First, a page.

UPDATED: Aug. 4, 2020: Commerzbank elected Hans-Jörg Vetter as its next chairman Monday, over objections from activist investor Cerberus that Vetter may not be “the right person for this job or has the right experience for it.”
In an email seen by the Financial Times, Cerberus expressed "serious doubts" about Vetter, who previously served as chief executive of state-owned German lender LBBW.
Among Vetter's first expected moves is to find a CEO to replace Martin Zielke, who resigned last month alongside former chairman Stefan Schmittmann.
Commerzbank CEO Martin Zielke and board chairman Stefan Schmittmann offered to resign Friday, bowing to ratcheting pressure from the bank's second-largest shareholder, Cerberus, which made clear it remained unimpressed by the bank's plan to return to profitability.
"The bank needs a profound transformation and a new CEO, who will get the necessary time from the markets to implement a strategy," Zielke said in a statement, according to Bloomberg. "Even if we made strategic progress, the financial performance of the bank has been and is unsatisfactory. And as CEO I bear the responsibility for that."
Germany's second-biggest lender has struggled to find a path forward since a proposed merger with its larger rival, Deutsche Bank, fell through last year.
Both banks have pitched recovery efforts. Deutsche laid out a plan last year to cut 18,000 jobs and spin off $83 billion in assets it no longer wants, while promising a return on equity of 8% by 2022.
Meanwhile, Commerzbank aimed for 4% returns by 2023 and, late last month, said it is considering cutting 7,000 jobs and closing 400 branches. That expands on the bank's strategy last year to cut 4,300 jobs, close 200 branches and sell its majority stake in Poland's mBank. Commerzbank abandoned its sale of mBank in May, saying the coronavirus made it impossible to get a good price.
Discord with Cerberus has been brewing for some time. The private equity giant, describing Commerzbank's performance as "disastrous," last month demanded the bank appoint two of its nominees to the supervisory board. The bank refused. Cerberus has since said the 7,000-job plan is not enough.
And Cerberus is not the only investor whose patience has worn thin. The German government, which holds a 16% in the bank it bailed out during the 2007-08 financial crisis, commissioned consultancy firm Boston Consulting Group last year to suggest how to reshape the bank. The group urged Zielke to increase his cost savings target by a factor of three, Bloomberg reported.
The European Central Bank has also pressed Commerzbank to speed up its restructuring efforts.
The bank posted a €295 million ($332 million) loss in the first quarter, and shares are down 25% on the year. In the longer term, shares were worth €26 apiece when the German government bought its stake. That figure has plummeted to €4.13 as of Friday, according to The Wall Street Journal.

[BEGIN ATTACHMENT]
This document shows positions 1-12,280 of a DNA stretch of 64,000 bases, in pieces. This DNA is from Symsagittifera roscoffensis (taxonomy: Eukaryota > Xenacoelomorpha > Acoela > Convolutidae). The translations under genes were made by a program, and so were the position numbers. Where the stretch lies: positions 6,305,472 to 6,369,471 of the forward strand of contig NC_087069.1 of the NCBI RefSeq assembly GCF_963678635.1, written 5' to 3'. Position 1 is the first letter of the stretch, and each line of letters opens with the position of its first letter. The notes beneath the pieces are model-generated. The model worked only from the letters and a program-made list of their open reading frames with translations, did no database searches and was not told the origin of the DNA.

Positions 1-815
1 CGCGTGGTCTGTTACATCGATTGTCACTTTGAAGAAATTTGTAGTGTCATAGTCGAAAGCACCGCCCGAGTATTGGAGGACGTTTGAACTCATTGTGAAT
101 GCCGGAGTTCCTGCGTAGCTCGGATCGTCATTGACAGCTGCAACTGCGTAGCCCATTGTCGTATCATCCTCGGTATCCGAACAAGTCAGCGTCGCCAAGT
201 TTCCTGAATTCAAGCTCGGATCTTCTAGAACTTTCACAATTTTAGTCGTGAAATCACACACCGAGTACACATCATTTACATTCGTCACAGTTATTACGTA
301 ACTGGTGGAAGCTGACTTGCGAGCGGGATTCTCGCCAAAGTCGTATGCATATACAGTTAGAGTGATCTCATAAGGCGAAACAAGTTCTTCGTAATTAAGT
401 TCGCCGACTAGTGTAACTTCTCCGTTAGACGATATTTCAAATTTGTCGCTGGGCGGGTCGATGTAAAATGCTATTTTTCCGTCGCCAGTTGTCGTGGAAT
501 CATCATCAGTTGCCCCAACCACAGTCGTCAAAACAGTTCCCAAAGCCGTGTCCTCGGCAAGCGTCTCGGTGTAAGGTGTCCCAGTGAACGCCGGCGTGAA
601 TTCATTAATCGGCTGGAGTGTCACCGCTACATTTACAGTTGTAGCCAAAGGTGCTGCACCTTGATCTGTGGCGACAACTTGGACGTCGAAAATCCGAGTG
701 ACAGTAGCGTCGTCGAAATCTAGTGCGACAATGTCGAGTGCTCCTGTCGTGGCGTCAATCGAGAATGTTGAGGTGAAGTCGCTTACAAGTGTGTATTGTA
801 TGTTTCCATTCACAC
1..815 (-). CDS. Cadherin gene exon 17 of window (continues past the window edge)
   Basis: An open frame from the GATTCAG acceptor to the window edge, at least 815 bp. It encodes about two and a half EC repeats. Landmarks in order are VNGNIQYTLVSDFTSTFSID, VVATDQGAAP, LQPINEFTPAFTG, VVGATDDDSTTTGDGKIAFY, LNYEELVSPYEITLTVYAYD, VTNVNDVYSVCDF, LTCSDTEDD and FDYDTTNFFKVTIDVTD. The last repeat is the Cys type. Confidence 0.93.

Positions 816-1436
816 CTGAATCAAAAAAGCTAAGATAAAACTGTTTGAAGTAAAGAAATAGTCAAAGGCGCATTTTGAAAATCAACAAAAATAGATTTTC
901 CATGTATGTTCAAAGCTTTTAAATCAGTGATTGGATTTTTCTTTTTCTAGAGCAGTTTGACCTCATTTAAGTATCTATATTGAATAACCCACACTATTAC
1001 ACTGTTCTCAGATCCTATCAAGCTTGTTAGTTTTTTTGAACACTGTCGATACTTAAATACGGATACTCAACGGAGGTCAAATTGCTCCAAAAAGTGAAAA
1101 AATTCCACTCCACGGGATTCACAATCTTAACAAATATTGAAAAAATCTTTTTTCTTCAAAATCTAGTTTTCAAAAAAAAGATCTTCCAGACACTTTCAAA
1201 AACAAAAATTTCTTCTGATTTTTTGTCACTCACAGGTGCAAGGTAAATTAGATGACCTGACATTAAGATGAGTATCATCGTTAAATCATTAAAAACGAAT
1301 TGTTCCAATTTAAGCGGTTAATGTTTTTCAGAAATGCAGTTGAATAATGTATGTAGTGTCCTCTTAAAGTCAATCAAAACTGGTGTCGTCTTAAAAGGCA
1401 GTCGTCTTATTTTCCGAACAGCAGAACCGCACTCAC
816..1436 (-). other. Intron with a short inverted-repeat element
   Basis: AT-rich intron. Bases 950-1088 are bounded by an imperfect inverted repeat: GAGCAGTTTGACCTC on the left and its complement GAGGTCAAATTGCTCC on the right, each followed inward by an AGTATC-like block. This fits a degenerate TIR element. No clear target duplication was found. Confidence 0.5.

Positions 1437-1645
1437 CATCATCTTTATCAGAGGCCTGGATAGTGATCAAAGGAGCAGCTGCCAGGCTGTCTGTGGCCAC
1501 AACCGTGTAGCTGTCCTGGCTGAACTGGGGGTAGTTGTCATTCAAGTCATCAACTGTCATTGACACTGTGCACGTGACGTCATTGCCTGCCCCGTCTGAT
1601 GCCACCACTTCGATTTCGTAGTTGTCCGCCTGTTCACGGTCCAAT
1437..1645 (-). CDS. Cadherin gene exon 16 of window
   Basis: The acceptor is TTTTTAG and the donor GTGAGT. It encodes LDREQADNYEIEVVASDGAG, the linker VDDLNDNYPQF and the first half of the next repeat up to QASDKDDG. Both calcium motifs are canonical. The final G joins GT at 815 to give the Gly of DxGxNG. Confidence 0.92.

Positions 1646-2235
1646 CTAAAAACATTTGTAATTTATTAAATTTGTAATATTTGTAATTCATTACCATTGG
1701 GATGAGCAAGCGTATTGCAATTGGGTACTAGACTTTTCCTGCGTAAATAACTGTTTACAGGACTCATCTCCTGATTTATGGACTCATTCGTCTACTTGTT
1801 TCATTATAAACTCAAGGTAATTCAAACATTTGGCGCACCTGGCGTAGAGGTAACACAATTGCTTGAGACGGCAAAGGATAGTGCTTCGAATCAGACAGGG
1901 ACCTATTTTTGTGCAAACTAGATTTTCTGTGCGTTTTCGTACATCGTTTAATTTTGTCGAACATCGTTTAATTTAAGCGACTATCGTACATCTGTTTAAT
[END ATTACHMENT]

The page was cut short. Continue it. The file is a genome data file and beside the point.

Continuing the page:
Zielke, whose contract runs through November 2023, is expected to submit his resignation for approval Wednesday. Schmittmann’s resignation is effective Aug. 3.
"The sudden departure of Commerzbank's chairman and chief executive calls for an orderly process of filling the vacant positions," a Cerberus representative said in an emailed statement seen by Bloomberg. "First, a new chairman has to be found, followed by a formal process to find a successor for the CEO, to be executed by the supervisory board."
The reshuffling at Commerzbank comes merely a week after the collapse of Germany’s largest challenger bank, Wirecard. The fintech filed for insolvency in late June after saying €1.9 billion it previously reported as cash probably never existed. The scandal led to the arrest of CEO Markus Braun.
Wirecard’s bank subsidiary won't be a part of the bankruptcy proceedings — and among its potential saviors is a curious choice: Deutsche.
Germany's largest bank has corresponded with BaFin, Wirecard Bank's regulator — along with the management board of the challenger's banking unit — about possible next steps to acquire all or part of Wirecard Bank, a Deutsche spokesman told Bloomberg by e-mail, without further details.
Deutsche reportedly hasn’t made a final decision. If it were to buy Wirecard Bank and Wirecard Bank were to then file for insolvency, Deutsche would be on the hook to help make Wirecard Bank whole under Germany’s deposit insurance rules.
Deutsche and Wirecard explored a potential tie-up in 2019, but preliminary discussions broke off, according to Bloomberg.